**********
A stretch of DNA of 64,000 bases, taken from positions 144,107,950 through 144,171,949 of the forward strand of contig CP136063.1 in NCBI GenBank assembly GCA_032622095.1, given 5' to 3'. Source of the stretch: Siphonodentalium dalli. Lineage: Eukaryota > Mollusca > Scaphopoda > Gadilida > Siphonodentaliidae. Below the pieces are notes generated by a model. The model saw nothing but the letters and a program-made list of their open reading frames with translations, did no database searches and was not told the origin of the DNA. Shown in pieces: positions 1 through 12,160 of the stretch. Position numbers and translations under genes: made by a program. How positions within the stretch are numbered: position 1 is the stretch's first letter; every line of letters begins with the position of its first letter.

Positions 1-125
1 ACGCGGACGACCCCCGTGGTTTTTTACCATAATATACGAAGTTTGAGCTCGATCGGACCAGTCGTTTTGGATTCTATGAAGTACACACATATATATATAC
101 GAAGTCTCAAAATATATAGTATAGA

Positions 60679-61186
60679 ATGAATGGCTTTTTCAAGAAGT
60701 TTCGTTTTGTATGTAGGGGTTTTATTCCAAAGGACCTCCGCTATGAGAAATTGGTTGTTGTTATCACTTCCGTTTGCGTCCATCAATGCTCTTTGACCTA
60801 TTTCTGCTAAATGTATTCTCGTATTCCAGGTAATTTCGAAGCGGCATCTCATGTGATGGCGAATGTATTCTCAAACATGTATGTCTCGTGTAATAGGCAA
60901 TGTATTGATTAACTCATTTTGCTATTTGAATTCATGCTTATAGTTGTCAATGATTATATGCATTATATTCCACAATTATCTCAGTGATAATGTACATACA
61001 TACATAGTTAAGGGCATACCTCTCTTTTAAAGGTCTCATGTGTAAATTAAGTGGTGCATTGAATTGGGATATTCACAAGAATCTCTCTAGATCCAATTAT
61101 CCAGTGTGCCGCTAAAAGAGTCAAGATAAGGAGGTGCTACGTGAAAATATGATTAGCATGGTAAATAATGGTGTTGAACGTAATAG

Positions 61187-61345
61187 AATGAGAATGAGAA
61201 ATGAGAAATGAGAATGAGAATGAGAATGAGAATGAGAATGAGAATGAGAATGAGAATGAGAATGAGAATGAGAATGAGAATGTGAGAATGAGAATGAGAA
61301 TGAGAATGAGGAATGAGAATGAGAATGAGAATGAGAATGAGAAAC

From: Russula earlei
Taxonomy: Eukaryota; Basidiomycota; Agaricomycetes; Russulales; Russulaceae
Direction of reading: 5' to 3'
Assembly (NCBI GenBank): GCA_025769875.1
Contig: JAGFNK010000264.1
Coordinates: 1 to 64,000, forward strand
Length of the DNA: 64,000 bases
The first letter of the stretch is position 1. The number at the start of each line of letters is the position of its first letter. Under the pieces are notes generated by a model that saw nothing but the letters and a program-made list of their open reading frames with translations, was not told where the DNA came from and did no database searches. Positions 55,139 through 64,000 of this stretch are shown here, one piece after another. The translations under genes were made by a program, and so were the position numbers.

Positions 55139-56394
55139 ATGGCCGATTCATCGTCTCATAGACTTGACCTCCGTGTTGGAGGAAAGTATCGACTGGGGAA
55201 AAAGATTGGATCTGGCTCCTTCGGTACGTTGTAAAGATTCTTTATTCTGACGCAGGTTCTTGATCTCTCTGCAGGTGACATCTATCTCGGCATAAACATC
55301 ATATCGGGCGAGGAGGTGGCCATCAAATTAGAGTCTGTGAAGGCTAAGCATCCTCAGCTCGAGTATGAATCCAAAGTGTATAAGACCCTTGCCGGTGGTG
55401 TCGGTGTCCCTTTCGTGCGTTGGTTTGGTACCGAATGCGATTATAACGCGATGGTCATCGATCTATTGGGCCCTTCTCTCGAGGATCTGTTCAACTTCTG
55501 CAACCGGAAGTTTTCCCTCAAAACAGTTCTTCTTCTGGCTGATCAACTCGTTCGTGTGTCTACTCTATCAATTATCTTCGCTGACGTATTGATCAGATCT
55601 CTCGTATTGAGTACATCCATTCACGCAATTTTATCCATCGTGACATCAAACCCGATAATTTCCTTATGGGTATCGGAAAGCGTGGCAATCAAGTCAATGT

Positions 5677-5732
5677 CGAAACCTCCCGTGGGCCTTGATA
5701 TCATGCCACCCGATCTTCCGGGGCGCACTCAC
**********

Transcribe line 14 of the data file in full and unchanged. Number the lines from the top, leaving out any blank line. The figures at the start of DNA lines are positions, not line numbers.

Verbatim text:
61201 ATGAGAAATGAGAATGAGAATGAGAATGAGAATGAGAATGAGAATGAGAATGAGAATGAGAATGAGAATGAGAATGAGAATGTGAGAATGAGAATGAGAA